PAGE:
The Bhagavad-gita is, as we know, essentially a philosophical text, bursting with abstract ideas and truths, but also at places with majestic descriptions. Most other series dealing with it content themselves with just a few visuals, but this series is far more ambitious than that, the painter/s setting out to provide visual parallels to practically each shloka, as said before. The task chosen is, therefore, most challenging. What is done here then is that a motif is picked up or devised — a roofless chariot driven by two horses on the field of battle in which Krishna, his complexion ‘dark as a cloud’, and his head surrounded by a glittering, sun-like nimbus, sits speaking to Arjuna, who, clad warrior-like in coat of mail, listens or asks troubling questions — and placed boldly in the centre of nearly each leaf, occupying more than half the space on the sheet.
On the sides, or above, or below, are introduced small subsidiary figures personifying ideas or scenes of actions envisioned in the great sermon: sages meditating; men grieving over the dead; the soul ascending heaven-wards; devotees bringing gifts to mentors; men performing good deeds or bad; and so on. Each leaf has a surround of the familiar Mewari idiom of narrow borders, lac-red in colour with an inner margin in bold yellow touching the main body of the leaf. Above, at the very top, the painter/s bring in a narrow band of yellow in which, in prose, the essence of a shloka in Mewari dialect, based on the original Sanskrit, is written. Each two or three-line text begins with the identifying words: ‘gita ro patra’ [leaf of the Gita], followed by the number of the shloka and, after the excerpt from the text, noting the number of the adhyaya or chapter from which the shloka is taken. What is even more — something to which the two authors, oddly, have not paid any attention — in a corner are laconic notes which read as “ki’ followed by a number in Rajasthani accounting numerals, such as “1-12”. This, interestingly, is an evaluation note giving almost certainly the money paid for the painting of that leaf: ‘ki’ standing for ‘keemat’ meaning price or wage, and the numerals standing, as in this case, for ‘one rupee and barah anna’ or something similar in the local money of account.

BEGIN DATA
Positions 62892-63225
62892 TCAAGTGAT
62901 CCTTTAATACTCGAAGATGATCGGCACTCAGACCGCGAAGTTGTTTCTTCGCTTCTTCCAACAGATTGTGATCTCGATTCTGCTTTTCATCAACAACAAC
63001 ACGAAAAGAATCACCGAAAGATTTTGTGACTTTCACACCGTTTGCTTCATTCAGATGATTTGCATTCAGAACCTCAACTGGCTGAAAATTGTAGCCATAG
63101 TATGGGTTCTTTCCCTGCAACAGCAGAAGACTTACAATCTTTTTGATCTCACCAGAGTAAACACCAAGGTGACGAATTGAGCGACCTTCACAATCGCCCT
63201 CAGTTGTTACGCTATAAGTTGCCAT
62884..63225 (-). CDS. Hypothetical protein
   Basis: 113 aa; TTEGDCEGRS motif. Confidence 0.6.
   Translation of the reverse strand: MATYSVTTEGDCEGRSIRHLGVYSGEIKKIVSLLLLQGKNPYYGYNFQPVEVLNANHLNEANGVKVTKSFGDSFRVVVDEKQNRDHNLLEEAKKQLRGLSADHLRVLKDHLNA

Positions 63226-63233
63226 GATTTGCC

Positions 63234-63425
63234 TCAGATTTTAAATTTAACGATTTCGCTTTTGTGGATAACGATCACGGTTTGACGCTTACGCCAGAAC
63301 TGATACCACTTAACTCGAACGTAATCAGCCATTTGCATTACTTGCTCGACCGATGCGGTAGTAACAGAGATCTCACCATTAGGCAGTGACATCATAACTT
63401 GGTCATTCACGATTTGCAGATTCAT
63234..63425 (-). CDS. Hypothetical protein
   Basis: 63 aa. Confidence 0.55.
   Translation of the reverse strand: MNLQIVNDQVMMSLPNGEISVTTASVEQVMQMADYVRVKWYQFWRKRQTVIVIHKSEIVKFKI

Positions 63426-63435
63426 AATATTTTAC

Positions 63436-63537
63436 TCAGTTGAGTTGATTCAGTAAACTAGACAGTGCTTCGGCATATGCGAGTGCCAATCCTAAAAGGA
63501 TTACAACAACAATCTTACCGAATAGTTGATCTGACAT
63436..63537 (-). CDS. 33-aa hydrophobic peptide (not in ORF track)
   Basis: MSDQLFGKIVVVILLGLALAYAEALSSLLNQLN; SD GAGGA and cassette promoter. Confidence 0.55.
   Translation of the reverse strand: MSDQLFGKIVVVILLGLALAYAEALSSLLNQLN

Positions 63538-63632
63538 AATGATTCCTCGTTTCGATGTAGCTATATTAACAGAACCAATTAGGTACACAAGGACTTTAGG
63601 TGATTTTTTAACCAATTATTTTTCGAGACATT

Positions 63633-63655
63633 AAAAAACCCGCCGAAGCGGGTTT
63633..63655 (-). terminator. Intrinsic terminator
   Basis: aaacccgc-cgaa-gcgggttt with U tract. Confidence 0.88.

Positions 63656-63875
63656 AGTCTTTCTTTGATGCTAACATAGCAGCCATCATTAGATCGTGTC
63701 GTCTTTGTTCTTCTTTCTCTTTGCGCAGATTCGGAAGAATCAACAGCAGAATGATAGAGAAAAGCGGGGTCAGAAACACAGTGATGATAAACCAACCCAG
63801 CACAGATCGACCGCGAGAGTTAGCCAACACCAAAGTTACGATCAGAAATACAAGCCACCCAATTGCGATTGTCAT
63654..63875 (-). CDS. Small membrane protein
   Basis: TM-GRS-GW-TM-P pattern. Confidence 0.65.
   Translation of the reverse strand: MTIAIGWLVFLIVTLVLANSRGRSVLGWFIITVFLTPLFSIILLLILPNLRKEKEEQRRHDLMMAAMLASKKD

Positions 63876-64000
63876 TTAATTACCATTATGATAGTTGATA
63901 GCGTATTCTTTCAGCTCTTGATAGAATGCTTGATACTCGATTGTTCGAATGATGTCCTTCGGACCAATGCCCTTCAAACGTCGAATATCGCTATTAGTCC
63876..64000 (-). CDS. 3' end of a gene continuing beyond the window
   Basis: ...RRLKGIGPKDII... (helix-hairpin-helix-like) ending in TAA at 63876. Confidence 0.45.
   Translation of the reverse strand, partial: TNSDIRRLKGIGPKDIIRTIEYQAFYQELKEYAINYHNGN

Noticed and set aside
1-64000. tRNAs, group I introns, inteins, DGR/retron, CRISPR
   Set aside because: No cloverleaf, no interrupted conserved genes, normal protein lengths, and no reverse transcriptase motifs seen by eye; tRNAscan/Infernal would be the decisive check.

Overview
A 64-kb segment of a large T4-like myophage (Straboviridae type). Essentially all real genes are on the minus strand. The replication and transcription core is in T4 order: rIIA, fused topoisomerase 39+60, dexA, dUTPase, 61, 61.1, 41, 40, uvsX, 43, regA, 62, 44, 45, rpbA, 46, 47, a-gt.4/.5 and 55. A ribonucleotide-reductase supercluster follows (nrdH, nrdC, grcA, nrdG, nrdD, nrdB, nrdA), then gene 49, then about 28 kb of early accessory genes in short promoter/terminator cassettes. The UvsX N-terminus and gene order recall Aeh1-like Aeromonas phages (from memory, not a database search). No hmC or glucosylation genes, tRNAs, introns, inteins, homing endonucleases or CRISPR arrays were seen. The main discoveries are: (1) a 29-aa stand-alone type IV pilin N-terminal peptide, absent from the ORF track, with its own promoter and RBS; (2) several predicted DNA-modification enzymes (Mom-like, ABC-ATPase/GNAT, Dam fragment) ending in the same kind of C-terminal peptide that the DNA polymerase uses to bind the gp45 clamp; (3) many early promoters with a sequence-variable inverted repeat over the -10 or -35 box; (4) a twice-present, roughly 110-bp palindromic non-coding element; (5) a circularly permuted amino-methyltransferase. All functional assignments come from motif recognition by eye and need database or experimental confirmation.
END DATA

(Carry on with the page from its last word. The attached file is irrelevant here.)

One can go, like this, into countless things as far as this extraordinary series is concerned: commenting on the quality, speaking of the near-sameness of the setting on each leaf, registering the inbuilt difficulty of rendering a philosophical text in visual terms, noting the studious effort made by the painter/s to vary the background colour in each leaf or arbitrarily changing the number of spokes on the wheels of the chariot, and so on. One can also register the fact that the series is attributed to a Muslim painter — Allah Bakhsh is the name the two authors have relied upon — working for the royal court of 17th century Mewar, but then that comes as no great surprise since other Muslim painters like Sahib Din who painted a Ramayana series or a Rasikapriya set at the same court, are also known. But these are matters of detail, or, at times, subjects of disagreements, best left to scholars. For everyone else, here is a series in which, like Thoreau, one has the opportunity to ‘bathe one’s intellect’, and to soak in the glory of one of the greatest texts of all times.